For Florida State University engineering professor Christian Hubicki, robots aren’t just a tool for the future. They’re a way to understand everything around us.
Hubicki, an assistant professor of mechanical engineering at the FAMU-FSU College of Engineering, will continue that quest thanks to a $750,000 Young Faculty Researcher grant from the Toyota Research Institute (TRI). The grant is part of a larger initiative from TRI that will distribute $75 million to 16 institutions around the country.
“I’m really excited about this because if we crack this nut — and we have, I think, a very promising approach — then that means robots will be able to reason in a way that is really impressive in real-life situations, as opposed to being very rigid in their thinking, or some might say, robotic,” Hubicki said. “If we succeed in this, the way that a robot might think is a lot more adaptive and fluid than you might have otherwise thought a robot was.”
Hubicki’s project is focused on teaching robots the concept of risk.
“I really think that risk is a fundamental unifying concept for anything we want to do in our lives,” he said.
A visit to a farm inspired him to explore how robots could learn the idea. At the farm, chickens were running around, pecking at their food when Hubicki came along. He tried to pet some of the chickens. They suddenly had a choice to make. They wanted the food. They also wanted to avoid this strange new creature in their space.
“They had to somehow balance the risk of not eating with the risk of this scary-looking professor being too close to them,” he said. “They had to move dynamically and rapidly assess the situation, see what a risk is and try to navigate that in a way where they still did what they needed to do.”
People do the same thing every day, he said. Consider something as simple as a trip to the mailbox, where one might have to contend with unstable terrain, reckless bike riders and weather.
For a robot, risk is anything that compromises its ability to complete the task it has been programmed to do. That could be slipping on the ground or being knocked over by a pedestrian. It could be something like losing power from a battery or overheating by putting too much electricity through its motor. The challenge for engineers is to create the algorithms that allow a robot to constantly evaluate risk in a changing environment.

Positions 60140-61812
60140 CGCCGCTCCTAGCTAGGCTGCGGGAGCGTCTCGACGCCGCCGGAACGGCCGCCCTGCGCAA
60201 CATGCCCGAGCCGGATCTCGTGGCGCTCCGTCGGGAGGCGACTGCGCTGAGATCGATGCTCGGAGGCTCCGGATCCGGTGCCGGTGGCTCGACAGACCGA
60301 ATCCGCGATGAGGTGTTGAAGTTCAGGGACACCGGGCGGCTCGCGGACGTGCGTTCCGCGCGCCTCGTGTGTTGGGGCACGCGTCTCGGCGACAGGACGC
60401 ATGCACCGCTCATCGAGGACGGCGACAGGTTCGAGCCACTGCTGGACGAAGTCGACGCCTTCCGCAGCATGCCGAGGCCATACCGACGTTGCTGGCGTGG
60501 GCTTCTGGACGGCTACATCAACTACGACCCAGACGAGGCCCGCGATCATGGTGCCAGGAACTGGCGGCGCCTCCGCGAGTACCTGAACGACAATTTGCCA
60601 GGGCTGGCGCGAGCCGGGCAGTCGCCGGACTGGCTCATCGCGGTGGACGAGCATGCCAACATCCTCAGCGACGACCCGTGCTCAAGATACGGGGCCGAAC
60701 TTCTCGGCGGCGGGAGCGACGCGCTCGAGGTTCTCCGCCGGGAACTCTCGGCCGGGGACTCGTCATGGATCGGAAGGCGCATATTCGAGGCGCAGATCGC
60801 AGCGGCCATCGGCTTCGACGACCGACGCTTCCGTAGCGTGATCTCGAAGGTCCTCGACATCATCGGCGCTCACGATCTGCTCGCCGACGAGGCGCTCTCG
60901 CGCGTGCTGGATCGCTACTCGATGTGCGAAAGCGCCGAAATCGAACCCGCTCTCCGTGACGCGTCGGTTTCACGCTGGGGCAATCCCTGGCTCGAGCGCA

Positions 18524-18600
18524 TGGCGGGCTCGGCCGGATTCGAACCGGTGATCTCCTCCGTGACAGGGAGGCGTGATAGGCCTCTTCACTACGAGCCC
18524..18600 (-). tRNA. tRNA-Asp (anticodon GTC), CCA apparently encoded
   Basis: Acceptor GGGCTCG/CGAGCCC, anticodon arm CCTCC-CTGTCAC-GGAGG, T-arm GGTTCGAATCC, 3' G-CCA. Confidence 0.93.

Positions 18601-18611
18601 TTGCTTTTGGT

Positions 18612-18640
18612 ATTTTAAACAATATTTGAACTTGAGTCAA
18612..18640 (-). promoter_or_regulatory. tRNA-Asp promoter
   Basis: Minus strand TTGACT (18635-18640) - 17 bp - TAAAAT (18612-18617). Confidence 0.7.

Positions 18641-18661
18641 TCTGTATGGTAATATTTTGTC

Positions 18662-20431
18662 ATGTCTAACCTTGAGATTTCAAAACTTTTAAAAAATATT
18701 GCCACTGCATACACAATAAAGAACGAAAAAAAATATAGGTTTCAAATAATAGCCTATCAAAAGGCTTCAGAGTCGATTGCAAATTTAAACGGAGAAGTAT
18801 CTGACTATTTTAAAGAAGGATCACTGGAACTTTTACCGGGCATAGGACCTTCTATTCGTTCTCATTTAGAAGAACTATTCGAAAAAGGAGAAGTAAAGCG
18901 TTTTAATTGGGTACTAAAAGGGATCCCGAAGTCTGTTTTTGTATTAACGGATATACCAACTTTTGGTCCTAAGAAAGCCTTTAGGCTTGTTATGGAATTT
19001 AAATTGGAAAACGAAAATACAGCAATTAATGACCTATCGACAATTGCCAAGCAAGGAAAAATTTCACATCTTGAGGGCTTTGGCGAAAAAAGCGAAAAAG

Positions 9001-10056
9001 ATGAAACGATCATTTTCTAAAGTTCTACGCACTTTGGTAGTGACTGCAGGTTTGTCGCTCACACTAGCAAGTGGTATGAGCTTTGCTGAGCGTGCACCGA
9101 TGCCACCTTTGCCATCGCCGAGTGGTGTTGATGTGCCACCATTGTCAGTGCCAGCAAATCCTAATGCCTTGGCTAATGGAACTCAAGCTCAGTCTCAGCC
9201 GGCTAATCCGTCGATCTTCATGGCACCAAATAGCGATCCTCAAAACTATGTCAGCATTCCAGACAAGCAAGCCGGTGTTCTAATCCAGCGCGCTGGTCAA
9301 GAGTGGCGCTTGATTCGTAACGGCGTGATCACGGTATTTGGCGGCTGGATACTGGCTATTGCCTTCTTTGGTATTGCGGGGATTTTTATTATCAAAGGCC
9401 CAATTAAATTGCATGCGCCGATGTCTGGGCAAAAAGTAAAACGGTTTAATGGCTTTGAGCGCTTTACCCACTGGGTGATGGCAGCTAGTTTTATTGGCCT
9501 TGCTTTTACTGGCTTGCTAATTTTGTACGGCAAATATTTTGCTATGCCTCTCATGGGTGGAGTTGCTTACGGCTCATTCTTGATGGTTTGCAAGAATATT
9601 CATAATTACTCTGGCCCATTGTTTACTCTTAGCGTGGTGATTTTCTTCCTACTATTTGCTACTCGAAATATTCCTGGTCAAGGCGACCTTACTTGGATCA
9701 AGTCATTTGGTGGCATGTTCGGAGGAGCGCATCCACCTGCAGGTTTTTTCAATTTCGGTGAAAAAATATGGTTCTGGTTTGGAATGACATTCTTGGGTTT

“How do we take all these very different sources of failures and put it into one equation for the robot to understand?” Hubicki said. “That’s what this project is all about.”
Understanding risk is an important part of giving robots the ability to be more flexible in how they complete the tasks humans ask them to do within the parameters we give them.
The Young Faculty Researcher grant Hubicki received from TRI is specifically designed to support promising tenure stream faculty members, enabling them to explore broadly, inquire deeply and address higher-risk, higher-payoff ideas. In YFR projects, TRI invests in the researcher and provides them with the freedom and flexibility to pivot from one direction to another.
“Our first five-year program pushed the boundaries of exploratory research across multiple fields, generating 69 patent applications and nearly 650 papers,” said Eric Krotkov, TRI chief science officer, who leads the university research program. “Our next five years are about pushing even further and doing so with a broader, more diverse set of stakeholders. To get to the best ideas, collaboration is critical. Our aim is to build a pipeline of new ideas from different perspectives and underrepresented voices that share our vision of using AI for human amplification and societal good.”